Unless you live off-grid, detached from the news, television, and the internet, you’re aware that 2020 has taken its toll. Lives have been altered by disease and illness, financial concerns and job stability have affected many, and social justice has taken center stage. No matter your viewpoints, your responses can include increased stress and anxiety. What can you do during this time for yourself? Try these 5 quick stress relief tips.
Plot Twist! This post originally appeared on our sister website in 2020 or 2021 and transferred to irishmonarchy.com on 4/4/2022. Some posts may seem to reference a time in our pandemic state that doesn’t fit with life in 2022 – so that’s why! Thank you for checking our posts and always stay tuned for more!
Find your tribe
Most often during times like this, people can feel isolated and alone. With the recent social distancing measures in place, our social connections have declined. We don’t see our coworkers, family, and friends as much as we normally have.
Opening the lines of communication with family, friends either by telephone, zoom, or social distancing gatherings on the front lawn.
Remember, while some areas have begun lifting restrictions, the virus is still relevant. Take precautions for your physical health, and help your mental wellness by reaching out to others.
Those you share your same viewpoints or will lend an open mind to your worries is sometimes the best medicine.
Focus on fun
During your week, set aside time for yourself to do something you enjoy.
Read a book. Binge watch a favorite series. Watch a movie that always brings a good laugh. Break out a puzzle on the dining room table. Plan a family game night.
If you are able to, take time to literally step away from everything and escape into nature. Take a long walk outside in the forest, through a park, or even around your neighborhood.
Some people hear the word meditate and have images of someone sitting perfectly still on the floor.
Fact is, you can take the time to clear your head, focus within and reset yourself at any point throughout the day.
There are many apps that can help guide you through meditation sessions – some taking just a few minutes of your day. Here are two apps that we recommend.
Headspace: Perfect for those new to meditation. There are sessions that last just a few moments, and they even offer quick little “SOS” moments for times when feeling overwhelmed, panicked, flustered, burned out or in pain. If you have found yourself unemployed recently, there is a longer free trial available at this time.
Calm: Another very popular site is Calm. With the focus on meditation and sleep, this site also offers free trial.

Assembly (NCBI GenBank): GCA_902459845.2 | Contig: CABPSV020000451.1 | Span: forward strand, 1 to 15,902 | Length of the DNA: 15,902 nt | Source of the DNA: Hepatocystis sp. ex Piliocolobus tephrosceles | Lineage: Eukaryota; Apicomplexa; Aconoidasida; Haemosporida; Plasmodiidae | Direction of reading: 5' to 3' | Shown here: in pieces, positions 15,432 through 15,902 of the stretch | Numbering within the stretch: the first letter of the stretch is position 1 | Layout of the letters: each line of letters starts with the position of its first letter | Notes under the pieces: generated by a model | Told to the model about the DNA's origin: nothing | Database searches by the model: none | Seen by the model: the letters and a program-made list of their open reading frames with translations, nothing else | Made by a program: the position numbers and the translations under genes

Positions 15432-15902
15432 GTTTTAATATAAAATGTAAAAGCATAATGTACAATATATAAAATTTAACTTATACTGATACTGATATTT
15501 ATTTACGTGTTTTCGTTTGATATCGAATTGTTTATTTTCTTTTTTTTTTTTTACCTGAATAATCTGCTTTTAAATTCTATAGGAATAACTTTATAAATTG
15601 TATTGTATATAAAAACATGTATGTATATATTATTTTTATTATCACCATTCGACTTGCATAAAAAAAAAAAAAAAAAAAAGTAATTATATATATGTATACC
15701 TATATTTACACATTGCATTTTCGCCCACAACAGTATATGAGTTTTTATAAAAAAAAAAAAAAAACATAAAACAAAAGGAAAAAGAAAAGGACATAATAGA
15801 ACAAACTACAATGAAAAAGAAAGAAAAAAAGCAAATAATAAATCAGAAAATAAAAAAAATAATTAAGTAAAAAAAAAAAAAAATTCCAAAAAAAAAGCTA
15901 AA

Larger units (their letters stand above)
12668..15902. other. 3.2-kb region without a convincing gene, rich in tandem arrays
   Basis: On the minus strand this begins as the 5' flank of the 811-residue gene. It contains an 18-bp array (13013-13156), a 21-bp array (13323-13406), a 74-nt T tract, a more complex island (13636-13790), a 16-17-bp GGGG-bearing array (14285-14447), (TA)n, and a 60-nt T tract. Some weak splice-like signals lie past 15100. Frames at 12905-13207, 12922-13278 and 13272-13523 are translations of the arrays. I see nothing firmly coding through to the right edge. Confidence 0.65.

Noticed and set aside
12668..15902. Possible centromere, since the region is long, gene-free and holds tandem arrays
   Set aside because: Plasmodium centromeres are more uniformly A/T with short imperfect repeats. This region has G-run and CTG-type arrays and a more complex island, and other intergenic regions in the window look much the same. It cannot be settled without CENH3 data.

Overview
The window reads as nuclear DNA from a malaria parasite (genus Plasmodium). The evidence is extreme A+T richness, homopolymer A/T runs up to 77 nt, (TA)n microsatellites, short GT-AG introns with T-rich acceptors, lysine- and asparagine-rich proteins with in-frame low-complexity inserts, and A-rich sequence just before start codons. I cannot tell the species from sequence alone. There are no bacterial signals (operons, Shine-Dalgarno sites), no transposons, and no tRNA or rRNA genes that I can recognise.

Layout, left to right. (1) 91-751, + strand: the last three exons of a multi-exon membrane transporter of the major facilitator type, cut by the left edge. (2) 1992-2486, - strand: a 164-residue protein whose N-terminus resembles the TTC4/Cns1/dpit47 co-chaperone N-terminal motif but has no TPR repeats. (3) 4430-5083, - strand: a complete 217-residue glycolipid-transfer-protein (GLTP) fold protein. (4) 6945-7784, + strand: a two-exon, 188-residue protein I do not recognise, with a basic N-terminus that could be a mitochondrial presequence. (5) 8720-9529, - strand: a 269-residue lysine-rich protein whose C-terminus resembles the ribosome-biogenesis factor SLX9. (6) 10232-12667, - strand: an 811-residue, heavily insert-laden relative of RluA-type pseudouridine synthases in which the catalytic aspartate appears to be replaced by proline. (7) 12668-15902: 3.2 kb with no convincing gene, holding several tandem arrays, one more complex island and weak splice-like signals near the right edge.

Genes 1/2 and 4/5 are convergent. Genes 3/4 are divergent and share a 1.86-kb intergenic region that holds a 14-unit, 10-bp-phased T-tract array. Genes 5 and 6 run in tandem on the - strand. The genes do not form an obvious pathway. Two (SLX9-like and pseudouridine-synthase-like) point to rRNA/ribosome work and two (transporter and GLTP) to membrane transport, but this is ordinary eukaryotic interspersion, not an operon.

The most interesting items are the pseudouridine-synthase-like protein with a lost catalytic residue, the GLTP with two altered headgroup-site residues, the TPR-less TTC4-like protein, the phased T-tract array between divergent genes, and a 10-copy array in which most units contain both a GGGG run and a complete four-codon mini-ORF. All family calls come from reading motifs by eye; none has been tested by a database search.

With both sites offering free trials, check out both sites to see which one fits your needs.
Get your rest
A good bedtime routine can help during stressful or uncertain times. While being home more can disrupt most daily routines, try to keep your sleep schedule intact.
While occasionally staying up late, sleeping in, or taking a quick nap can be refreshing, don’t make it a habit.
Keep a consistent schedule for going to bed each night and waking each morning. Try to disconnect from electronics and social media to help let your mind unwind an hour before bedtime.
Focus on self-care with a warm shower, a relaxing bath, or pampering skincare routine to wind down the day. Read a book, listen to music, or quietly enjoy a few minutes of meditation with Headspace or Calm.
Sometimes it isn’t easy and even after trying different steps to help, you’ll need more than just some good sleep or a supportive friend.
And that’s ok.
During stressful times, sometimes there aren’t easy answers. Sometimes there are no quick fixes. But there are always resources and those willing to help.
Please reach out to these resources listed below or to your primary care provider’s office for additional, local resources.
Living with Mental Health during a Pandemic: This short audio from the University of Michigan Medicine is important reinforcement on how to handle work, being home, mental health and wellness during this time.
National Suicide Hotline: 800-273-TALK (8255) If you or have concerns about a loved one with thoughts on suicide, please call.
APA American Psychological Association: Statement on the racism pandemic as well as a variety of resources, protecting your mental health, and finding energy with anger.
Heads Together: While the above resources are from the United States, the United Kingdom is promoting amazing mental health awareness through Heads Together and this site has some amazing tools for everyone.
With COVID-19 still running rampant across our country, several practices are making the switch to telehealth appointments.
We know this can be scary and confusing for many, which is why we’ve created a FREE resource to help you adjust to this new form of virtual medicine.
To get started, simply click the link below!